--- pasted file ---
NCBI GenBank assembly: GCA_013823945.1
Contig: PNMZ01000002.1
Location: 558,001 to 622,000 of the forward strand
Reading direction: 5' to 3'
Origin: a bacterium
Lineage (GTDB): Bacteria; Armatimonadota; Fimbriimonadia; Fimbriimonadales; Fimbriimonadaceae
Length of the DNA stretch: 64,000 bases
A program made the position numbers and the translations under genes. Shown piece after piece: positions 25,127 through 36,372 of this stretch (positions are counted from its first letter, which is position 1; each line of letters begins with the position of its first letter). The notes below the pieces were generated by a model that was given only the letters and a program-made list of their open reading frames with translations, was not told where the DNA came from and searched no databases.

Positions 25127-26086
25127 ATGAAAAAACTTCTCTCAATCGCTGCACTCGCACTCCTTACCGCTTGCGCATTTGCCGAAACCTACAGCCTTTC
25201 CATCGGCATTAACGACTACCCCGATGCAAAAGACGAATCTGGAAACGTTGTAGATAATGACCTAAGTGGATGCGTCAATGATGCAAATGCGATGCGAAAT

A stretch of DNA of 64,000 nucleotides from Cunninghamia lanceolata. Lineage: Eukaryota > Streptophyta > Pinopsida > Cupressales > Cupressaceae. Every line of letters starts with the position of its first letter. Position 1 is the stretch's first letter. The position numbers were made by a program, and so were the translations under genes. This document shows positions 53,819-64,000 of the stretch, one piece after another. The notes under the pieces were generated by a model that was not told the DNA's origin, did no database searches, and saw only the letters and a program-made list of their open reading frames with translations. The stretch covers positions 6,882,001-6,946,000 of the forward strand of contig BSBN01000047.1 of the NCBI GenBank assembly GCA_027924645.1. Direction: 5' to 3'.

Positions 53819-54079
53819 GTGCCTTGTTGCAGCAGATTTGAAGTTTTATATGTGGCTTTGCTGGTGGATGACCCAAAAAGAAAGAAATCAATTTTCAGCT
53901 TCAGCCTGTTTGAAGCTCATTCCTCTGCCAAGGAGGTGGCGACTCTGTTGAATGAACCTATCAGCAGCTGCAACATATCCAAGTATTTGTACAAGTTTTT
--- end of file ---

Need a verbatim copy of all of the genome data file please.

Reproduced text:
NCBI GenBank assembly: GCA_013823945.1
Contig: PNMZ01000002.1
Location: 558,001 to 622,000 of the forward strand
Reading direction: 5' to 3'
Origin: a bacterium
Lineage (GTDB): Bacteria; Armatimonadota; Fimbriimonadia; Fimbriimonadales; Fimbriimonadaceae
Length of the DNA stretch: 64,000 bases
A program made the position numbers and the translations under genes. Shown piece after piece: positions 25,127 through 36,372 of this stretch (positions are counted from its first letter, which is position 1; each line of letters begins with the position of its first letter). The notes below the pieces were generated by a model that was given only the letters and a program-made list of their open reading frames with translations, was not told where the DNA came from and searched no databases.

Positions 25127-26086
25127 ATGAAAAAACTTCTCTCAATCGCTGCACTCGCACTCCTTACCGCTTGCGCATTTGCCGAAACCTACAGCCTTTC
25201 CATCGGCATTAACGACTACCCCGATGCAAAAGACGAATCTGGAAACGTTGTAGATAATGACCTAAGTGGATGCGTCAATGATGCAAATGCGATGCGAAAT

A stretch of DNA of 64,000 nucleotides from Cunninghamia lanceolata. Lineage: Eukaryota > Streptophyta > Pinopsida > Cupressales > Cupressaceae. Every line of letters starts with the position of its first letter. Position 1 is the stretch's first letter. The position numbers were made by a program, and so were the translations under genes. This document shows positions 53,819-64,000 of the stretch, one piece after another. The notes under the pieces were generated by a model that was not told the DNA's origin, did no database searches, and saw only the letters and a program-made list of their open reading frames with translations. The stretch covers positions 6,882,001-6,946,000 of the forward strand of contig BSBN01000047.1 of the NCBI GenBank assembly GCA_027924645.1. Direction: 5' to 3'.

Positions 53819-54079
53819 GTGCCTTGTTGCAGCAGATTTGAAGTTTTATATGTGGCTTTGCTGGTGGATGACCCAAAAAGAAAGAAATCAATTTTCAGCT
53901 TCAGCCTGTTTGAAGCTCATTCCTCTGCCAAGGAGGTGGCGACTCTGTTGAATGAACCTATCAGCAGCTGCAACATATCCAAGTATTTGTACAAGTTTTT